What about Middle Grade aged readers?
Goodreads has a rule about members being over 13 years old, so that makes it difficult. We have some people whose parents supervise them, or get books for review for them, and post up their reviews in the appropriate section. We also have school groups that participate, supervised by their teachers. That can produce very lively debate, the big question of “What is a Middle Grade Read?” being one of them – it has a thread all of its own. It can also shift the balance towards the upper end of Middle Grade, but that is counterbalanced at other times, with discussion and involvement.
I’ve been fascinated to be involved, some times more actively than others, with this group. It’s a continual source of knowledge and understanding about what this age group enjoys, as well as new themes and interests – and gaps in the market. Most of all, it gets me reading books that I might not otherwise have noticed.
I asked SW what his plans for the group are.
“Well, I just linger in the background without interfering or pushing my own opinions. I’m open to remodelling or renovation when time permits, but at present, I think people enjoy it as it is. I have set up a GMGR board on Pinterest, and anyone who wants to add books to it can message me to be added to it as a member. It’s used frequently and has stacks of recommendations on it. In some ways I wish we could do better with the read for review and book reviews threads. Of course, most of the offerings are from indie authors, and there’s an unlimited supply of those – but not many kids pick them up and post their reviews. It’s the membership restriction, of course. So we have a thread for reviews by adult members.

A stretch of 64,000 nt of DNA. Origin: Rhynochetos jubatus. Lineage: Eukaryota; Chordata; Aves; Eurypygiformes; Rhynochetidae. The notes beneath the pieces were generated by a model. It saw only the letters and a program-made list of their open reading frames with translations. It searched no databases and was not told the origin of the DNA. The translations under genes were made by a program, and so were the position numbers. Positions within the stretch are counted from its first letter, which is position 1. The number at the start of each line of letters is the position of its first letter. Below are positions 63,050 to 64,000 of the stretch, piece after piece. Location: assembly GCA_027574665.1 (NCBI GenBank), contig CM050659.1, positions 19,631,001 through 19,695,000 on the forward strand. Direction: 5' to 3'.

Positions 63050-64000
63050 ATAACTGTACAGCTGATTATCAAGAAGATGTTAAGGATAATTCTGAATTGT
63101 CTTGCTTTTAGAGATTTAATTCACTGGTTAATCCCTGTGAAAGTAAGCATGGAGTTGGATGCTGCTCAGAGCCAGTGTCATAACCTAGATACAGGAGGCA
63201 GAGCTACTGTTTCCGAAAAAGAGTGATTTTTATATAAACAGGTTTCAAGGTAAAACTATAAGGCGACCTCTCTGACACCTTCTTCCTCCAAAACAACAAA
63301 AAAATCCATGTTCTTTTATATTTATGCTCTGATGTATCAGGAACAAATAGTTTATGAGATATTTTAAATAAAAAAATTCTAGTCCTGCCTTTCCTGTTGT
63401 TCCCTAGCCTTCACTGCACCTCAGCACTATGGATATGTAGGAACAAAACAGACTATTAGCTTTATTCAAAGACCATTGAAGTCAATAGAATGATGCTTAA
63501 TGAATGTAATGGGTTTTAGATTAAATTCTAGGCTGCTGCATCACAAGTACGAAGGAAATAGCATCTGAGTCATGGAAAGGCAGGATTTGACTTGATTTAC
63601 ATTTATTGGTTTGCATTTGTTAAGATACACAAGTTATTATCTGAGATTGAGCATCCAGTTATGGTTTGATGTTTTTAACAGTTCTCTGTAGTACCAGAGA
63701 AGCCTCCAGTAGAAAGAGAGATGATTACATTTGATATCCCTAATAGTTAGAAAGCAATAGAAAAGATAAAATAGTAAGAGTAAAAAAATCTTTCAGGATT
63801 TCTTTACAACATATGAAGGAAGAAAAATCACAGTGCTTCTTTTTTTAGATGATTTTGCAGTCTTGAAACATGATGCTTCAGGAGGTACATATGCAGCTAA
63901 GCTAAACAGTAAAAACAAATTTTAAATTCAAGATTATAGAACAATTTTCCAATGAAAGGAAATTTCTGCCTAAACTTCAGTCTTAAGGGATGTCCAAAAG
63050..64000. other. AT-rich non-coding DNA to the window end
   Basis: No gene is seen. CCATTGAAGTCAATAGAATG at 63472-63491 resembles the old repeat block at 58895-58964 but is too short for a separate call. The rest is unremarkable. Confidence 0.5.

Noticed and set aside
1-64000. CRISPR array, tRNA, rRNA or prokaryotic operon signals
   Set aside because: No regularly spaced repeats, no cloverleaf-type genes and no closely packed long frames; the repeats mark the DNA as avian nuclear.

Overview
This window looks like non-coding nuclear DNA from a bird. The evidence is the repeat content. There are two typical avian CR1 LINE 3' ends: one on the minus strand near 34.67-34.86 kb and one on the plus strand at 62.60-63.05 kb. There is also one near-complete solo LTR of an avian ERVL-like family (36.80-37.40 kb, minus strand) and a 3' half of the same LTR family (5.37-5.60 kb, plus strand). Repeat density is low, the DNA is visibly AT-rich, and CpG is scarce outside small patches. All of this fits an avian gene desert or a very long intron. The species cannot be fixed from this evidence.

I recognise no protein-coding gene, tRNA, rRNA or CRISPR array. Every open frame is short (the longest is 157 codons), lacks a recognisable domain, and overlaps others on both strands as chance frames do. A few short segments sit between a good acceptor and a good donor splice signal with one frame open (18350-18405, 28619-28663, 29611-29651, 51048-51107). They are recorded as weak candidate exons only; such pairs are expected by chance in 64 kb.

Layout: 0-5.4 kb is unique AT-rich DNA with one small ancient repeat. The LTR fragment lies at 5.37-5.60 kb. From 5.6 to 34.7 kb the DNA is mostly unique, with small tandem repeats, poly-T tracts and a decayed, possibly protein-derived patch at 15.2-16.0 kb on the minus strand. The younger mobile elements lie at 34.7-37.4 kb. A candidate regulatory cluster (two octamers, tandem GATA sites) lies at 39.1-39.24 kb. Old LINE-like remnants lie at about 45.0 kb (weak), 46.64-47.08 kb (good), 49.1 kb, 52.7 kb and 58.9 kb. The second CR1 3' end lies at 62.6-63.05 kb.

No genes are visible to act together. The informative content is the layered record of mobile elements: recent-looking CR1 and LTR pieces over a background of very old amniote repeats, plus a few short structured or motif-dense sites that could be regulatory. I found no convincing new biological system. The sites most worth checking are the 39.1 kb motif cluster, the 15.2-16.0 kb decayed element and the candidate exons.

“The main thing is that everyone has fun, and members have discussions in an atmosphere of respect, with the right to an opinion without fear of being put down. I’m pleased we’ve had only minor hiccups on the way, so far.”
I think SW’s certainly achieved that. With sections on the Book Of the Month, Specific books/series, Library, MG Blogs and Resources, Book Offers and Giveaways, Currently reading, Read4 Review, Authors’ Corner, and General Discussion, there’s something for all the 1,773 members.
If you’re not one of them, come over and visit. We’re sure you’ll enjoy what you see. You just have to be a Goodreads member to join. It’s all free.
Jemima Pett is the author of the Princelings of the East series of MG time travel/scifi books, as well as editor of the BookElves Anthologies. She is currently working on her new adult science fiction series, starting with The Perihelix, and has been a Moderator of the Great Middle Grade Reads group since August this year.
As well as being the instigator of the GMGR group on Goodreads, SW Lothian is the author of The Quest series and the Time Square series. He is currently devoting most of his spare time to raising awareness of Childhood Cancer, with a view to funding research leading to a cure.